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The Hexa-Octa Incident

On March 17, 1977, employees at the Morris Forman plant noticed a strong, chemical odor that made them sick. It was the beginning of an environmental incident that would set legal precedent in the United States.

It took more than a week to identify the substance: a mixture of hexachloropentadiene and octachlorocyclopentene, quickly abbreviated to "hexa" and "octa." They were highly toxic chemicals used in pesticides. The contaminated treatment plant was shut down on March 29th, discharging 100 million gallons of untreated wastewater into the river each day.

The U.S. Army sent teams wearing protective gear into the sewers to find the source of the chemicals. The FBI joined the investigation. And on June 7th, a federal grand jury charged Donald E. Distler, president of Kentucky Liquid Recycling, and two of his employees with dumping toxic chemicals into the sewers.

The chemicals, the courts later found, were wastes that had been sent to Distler’s company for disposal. Distler’s company had dumped them down a manhole in western Louisville.

The treatment plant was shut down for nearly three months while the contaminated material was removed —  three months of discharging all the raw sewage into the river. It took another two years to remove the contaminated material from the sewer lines —  years during which the raw sewage from these lines was shunted around the plant and into the river.

At the left, an Environmental Protection Agency specialist wears protective gear while descending into the contaminated sewers to investigate the situation, assisted by MSD's Donald Thomas.

Courier-Journal and Louisville Times
Photo by Paul Schuhmann

In September, 1979, the month the cleanup ended, Distler was found guilty —  the first time an individual was convicted in a trial of federal criminal charges of polluting a waterway. He was sentenced to two years in prison and fined $50,000. After appealing all the way to the U.S. Supreme Court, he was sent to prison in early 1982.

And in January, 1983, the companies that had originated the waste —  Velsicol Chemical Corp. of Chicago and Chem-Dyne Corp. of Hamilton, Ohio —  agreed to pay MSD $1.9 million for the medical costs of employees and the costs of cleaning up the sewers and the treatment plant.

Toxic chemicals dumped into Louisville's sewers in 1977 caused the biggest environmental disaster in MSD's history.  In the photo at left, MSD employees wearing protective suits remove contaminated grit from the treatment plan

Courier-Journal and Louisville Times
Photo by Dan Dry


At the right, raw sewage spews into the Ohio River at the Morris Forman plan — as it did for three months while the treatment plan was shut down.

Courier-Journal and Louisville Times Photo by Billy Davis III

The Sewer Explosions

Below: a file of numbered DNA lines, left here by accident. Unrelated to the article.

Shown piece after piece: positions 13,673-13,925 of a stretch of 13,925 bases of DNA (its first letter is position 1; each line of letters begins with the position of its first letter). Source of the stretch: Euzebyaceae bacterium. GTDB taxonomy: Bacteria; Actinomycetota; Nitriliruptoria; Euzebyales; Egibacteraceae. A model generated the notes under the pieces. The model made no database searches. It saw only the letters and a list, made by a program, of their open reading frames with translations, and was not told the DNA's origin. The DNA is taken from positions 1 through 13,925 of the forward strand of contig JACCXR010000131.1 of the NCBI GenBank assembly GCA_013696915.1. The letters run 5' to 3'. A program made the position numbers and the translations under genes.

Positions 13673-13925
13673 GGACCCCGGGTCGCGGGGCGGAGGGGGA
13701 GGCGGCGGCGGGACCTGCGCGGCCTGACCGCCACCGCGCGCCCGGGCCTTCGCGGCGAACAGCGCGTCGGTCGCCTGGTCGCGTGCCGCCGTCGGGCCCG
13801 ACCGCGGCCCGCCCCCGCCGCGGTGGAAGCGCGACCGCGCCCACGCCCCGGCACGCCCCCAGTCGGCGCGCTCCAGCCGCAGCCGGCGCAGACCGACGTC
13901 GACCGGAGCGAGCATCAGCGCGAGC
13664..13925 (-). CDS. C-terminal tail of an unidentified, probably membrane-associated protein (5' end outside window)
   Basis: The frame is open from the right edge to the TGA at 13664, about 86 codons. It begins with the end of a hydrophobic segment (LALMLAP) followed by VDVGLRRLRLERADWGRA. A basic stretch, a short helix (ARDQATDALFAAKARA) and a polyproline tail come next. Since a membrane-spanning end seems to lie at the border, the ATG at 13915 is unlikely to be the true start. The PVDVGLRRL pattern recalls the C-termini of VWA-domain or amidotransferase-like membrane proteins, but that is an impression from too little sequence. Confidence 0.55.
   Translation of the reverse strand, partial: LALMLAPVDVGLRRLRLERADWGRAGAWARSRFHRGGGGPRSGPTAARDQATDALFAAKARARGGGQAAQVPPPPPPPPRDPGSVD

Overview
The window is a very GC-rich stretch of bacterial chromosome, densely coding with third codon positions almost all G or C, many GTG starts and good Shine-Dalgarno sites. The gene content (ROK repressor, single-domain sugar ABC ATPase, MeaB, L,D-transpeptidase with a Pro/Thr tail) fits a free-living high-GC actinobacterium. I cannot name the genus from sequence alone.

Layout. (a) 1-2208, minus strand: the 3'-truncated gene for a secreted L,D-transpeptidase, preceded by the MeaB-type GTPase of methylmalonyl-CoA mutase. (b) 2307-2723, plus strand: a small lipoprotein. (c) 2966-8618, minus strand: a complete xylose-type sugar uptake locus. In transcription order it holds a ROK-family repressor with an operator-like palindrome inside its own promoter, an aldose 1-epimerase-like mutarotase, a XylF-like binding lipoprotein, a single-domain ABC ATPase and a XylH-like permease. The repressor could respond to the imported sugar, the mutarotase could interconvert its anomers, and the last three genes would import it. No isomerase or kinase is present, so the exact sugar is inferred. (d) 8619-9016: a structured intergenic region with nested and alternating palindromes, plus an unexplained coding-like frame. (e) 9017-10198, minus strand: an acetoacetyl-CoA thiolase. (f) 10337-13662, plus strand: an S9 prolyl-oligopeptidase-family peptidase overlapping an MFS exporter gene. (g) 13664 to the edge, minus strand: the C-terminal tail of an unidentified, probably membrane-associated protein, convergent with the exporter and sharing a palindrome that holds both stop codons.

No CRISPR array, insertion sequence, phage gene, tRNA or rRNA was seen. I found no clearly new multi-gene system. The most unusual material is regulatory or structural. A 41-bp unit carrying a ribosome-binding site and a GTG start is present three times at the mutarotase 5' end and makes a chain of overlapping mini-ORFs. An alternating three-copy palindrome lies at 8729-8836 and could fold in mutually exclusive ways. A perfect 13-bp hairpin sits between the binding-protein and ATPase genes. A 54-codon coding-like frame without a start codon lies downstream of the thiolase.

Shortly after 5:15 a.m. on Friday, February 13, 1981, two women going to work at a hospital drove under the railroad overpass on Hill Street near 12th Street. There was a gigantic blast, and their car was hurled into the air and onto its side.

At the same time, a police helicopter was heading toward the downtown area when the officers saw an unforgettable sight: a series of explosions, "like a bombing run," erupting along the streets of Old Louisville and through the University of Louisville campus.

The sewer explosions started here, at a railroad underpass on Hill Street.   The overturned car can be seen in the photo at the left.

Courier-Journal and Louisville Times Photo by Larry Spitzer

More than two miles of Louisville streets were pockmarked with craters where manholes had been. Several blocks of Hill Street had fallen into the collapsed, 12-foot-diameter sewer line. Miraculously, no one was hurt seriously, but homes and businesses were extensively damaged and some families had to be evacuated. Louisville was in the headlines and on broadcast news throughout the country for several days.

The cause of the explosion was traced to the Ralston-Purina soybean processing plant southeast of the university campus, where thousands of gallons of a highly flammable solvent, hexane, had spilled into the sewer lines. The fumes from the hexane created an explosive mixture, which lay in wait in the larger sewer lines. As the women drove under the overpass, a spark from their car apparently ignited the gases.

Several blocks of Hill Street soon became an open trench, as crews cleared away the debris and prepared to replace the sewer line. The trench remained open throughout the summer while work continued. (The stench was so bad that MSD tried using huge blocks of restroom-type deodorant to try to mask the odor — without success.)

It took 20 months to repair the sewer lines, and another several months to finish the work on the streets.

Ralston-Purina pleaded guilty of four counts of violating federal environmental laws, and paid a fine of $62,500. In February, 1984, the company agreed to pay MSD more than $18 million in damages. Many millions more were paid to other government agencies and private individuals who suffered damage.

As for the soybean plant: Ralston-Purina used more than $2 million in city industrial bonds to rebuild it in 1983 — and then sold it in 1984.

MSD History continued 

Last Updated: February 01, 2012

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